York, the New York Acjuarium, the New York and New Jersey Acjuarium Society, and prominent florists in New York.
200 W. H:WA Street R. DONKER, Ne>v York ('ity
Prices cheerfully furnished for special sizeJ aquariums
The N. Y. Aquarium Writes
DOM KSTK'ATKD KISII will usoful to all those who are intere.sted in \or.\ the .small a(|uariuni and its inhabitants." (.Sd.) K.WM().\l> (' OSHOKN. AssI Oirector. ••Tlniik
**Dnmt"itiratfd Fi<ih'* uomesticaiea r isn. Kisli.
dav for l>art SATISFIED.
THE AQUARIUM when
,>; p:.nolish on ami the idcnt iticat ion of Tntpical cents to Domestic Fish and 'ioldtish Scnil
the care, cult
500 Isham Mention
HUDSON TERMINAL BUILDINo NEW YORK
keep these interesting spehealthy in your home. Florists and aquarists can arrange one of these beautiful marine ac)uariums in the window, which will make a lively and attractive disdirections
Birds, seeds and cages
Burnett's Japanese Fish l^ood
colored small sea Hshes and, most beautiful of all. Living Sea Horses, with
Japanese Goldfish and Tropical Fish
Imported Fishfood "BLUE RIBBON BRAND"
Contains no dog biscuit nor otlier adulterant.
pure. It is
that 'I. B.", a New York fancier, bought "C. E." who has been carrying l."> pounds ;it once! oil' the lihif rilil)ons in Pliiladelphia for the best VeilA leadins dealer tailed (ioldtish, bouslit 3 pounds. jiounds. advertising in "The Aquariiun" just l)oui;lit Others bought proportionately. Stop experimenting!
Flavors of Nature Just as She
Not Not Not But
of the shop, the laboratory, the library, the of this ism or that hypothesis;
hysterical nor hypocritical; it is
a sincere, honest, faithful magazine, true to
KNOW!" Follow the example of "THOSE Send 12ctoday for sample. IMPORTED INFUSORIA 27c pki; produces abundant Micro-
••HYDRASALT," scopic Life for Baby Fish. pkg,) destroys Parasites and Hydra.
fields; of valleys,
represents the students and lovers of nature
or friends of I he Aijassiz As.fociatioii
Send $! .00
for a year.
F. Bigelow, Managing Editor.
The RgaSSiz Association,
THE GUIDE TO N/\TURE
Sound Beach, Conn.
Federation of Goldfish Fanciers, National
members in all parts of the Corresponding membership dues $1.00 Benefits manifold. Objects many, among which is the aljolition of fish globes, cruelty and ignorant handlini; of aquarium fishes by dealers and individuals; answering of questions relating to balanced aquaria, and any difficulties arising therein research into diseases of aquarium kept fishes and l)ublic dissemination of knowledge attained. Numl>ers among its organizers and members, many of the foremost aquarists of the day, whose experience is at the command of the pul)lic. Address all communications and send dues to S. CHICHESTER LLOYD, Seeretary, 508 Bergen Street, Brooklyn N. Y. Local nienil)ership dues $2.00 yearly, payable semi-annually if desired. in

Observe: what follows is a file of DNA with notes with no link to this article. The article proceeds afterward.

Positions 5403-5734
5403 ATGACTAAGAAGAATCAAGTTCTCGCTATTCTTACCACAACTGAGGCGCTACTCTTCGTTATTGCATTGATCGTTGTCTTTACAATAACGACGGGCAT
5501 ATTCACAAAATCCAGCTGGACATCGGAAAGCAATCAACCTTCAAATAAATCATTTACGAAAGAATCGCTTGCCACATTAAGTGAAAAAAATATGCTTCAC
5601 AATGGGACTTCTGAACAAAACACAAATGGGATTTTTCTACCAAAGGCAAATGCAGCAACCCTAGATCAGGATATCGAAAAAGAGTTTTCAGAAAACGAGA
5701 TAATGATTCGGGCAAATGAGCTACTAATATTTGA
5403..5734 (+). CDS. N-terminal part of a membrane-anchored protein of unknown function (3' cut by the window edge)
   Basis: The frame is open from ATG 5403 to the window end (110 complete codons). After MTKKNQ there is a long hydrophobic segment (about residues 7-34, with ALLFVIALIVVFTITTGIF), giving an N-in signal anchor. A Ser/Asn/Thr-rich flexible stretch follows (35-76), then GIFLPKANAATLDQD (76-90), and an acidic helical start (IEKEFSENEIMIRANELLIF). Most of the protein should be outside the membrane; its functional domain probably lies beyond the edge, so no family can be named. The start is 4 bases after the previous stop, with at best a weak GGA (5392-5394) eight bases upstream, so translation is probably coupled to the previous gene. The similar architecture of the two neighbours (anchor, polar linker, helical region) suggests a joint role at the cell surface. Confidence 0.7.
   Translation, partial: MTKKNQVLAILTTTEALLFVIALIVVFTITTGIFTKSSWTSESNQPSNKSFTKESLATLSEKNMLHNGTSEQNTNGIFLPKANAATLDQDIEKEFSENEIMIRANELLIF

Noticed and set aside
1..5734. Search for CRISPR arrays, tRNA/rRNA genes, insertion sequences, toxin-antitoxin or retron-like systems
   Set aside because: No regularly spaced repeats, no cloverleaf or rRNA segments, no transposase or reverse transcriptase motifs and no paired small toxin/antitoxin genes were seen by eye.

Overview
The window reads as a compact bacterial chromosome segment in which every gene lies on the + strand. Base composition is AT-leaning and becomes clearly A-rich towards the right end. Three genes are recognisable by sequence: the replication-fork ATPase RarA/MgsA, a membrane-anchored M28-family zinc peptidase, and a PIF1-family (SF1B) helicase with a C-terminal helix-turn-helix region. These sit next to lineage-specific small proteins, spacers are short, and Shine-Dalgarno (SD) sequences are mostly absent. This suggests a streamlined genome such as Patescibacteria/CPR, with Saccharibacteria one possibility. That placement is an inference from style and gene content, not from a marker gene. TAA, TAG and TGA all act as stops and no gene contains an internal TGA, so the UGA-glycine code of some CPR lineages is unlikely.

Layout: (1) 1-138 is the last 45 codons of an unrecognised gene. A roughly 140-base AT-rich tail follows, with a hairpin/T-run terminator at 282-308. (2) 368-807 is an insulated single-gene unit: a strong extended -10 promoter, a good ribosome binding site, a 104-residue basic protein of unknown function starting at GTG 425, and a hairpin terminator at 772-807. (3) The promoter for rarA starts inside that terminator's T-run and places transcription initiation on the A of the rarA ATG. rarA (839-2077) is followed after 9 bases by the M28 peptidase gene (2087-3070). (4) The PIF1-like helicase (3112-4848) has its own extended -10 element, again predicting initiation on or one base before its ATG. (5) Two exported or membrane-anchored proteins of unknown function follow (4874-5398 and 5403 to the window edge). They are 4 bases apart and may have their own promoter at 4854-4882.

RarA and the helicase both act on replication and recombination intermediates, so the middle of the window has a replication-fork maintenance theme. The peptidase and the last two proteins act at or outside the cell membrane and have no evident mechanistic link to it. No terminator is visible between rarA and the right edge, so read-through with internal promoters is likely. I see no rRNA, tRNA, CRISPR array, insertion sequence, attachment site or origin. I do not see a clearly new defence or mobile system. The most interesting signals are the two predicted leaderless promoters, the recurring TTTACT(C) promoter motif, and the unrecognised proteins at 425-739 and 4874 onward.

scope, desires live
All kinds and varieties of
Sunfish, Catfish, Darters, etc.,
and cold water
Hellbenders, Siren, Frogs and Lizzards.
Get Ali^ Pet
To Keep You Company During Winter Months!
A pretty Canary, bright as a su.ibeam, active as a cricket, fills your home with music and, your heart with gladness. He makes you feel life's worth living. Hundreds of pleased customers last year. They are real
Imported German CANARIES Tested and guaranteed singers, obtained from the Germany, in shipping cage, each, $3. Imported females each $1, living arrival guaranteed; handsome brass cage $1. Parrots, gold fish, all kinds cages, etc. Large illustrated catalog free. Largest mail order bird dealers in the world. Bird Book 25 cents. IOWA BIRD CO., Dept OES MOINES, lA.
best breeders in
The Avary and Aquarium Park Los Angeles
BEST COLLECTION OF
Always on Exhibition
MILWAUKEE TRIPOD CO., W. C. EVANS,
Manufacturer and repairer of aquariums. Dealer in kinds of aquarium fishes and plants. Imported Japanese and Chinese gold fishes.
a specialty of
Wholesale and Retail Dealer
BIRDS AND ANIMALS
HERMAN RABENAU 1163 Myrtle Avenue Brooklyn, N, Y. Near Broadway New Shipments received Monthly. Prices Right AQUARIUMS AND ALL ACCESSORIES
MILWAUKEE, WIS. Manager
years of experience has enabled me to make all aquatic life. My aim is to assist the student of Nature and make it possible for him to obtain the specimens he desires in a healthy and first-class condition.
467 Eleventh Street
of artistic designs for particular people. Snails.
Gold Fish Water Plants, Imported Catalog
THE PIONEER AQUARIUM MFG.
THE AQUARIUM when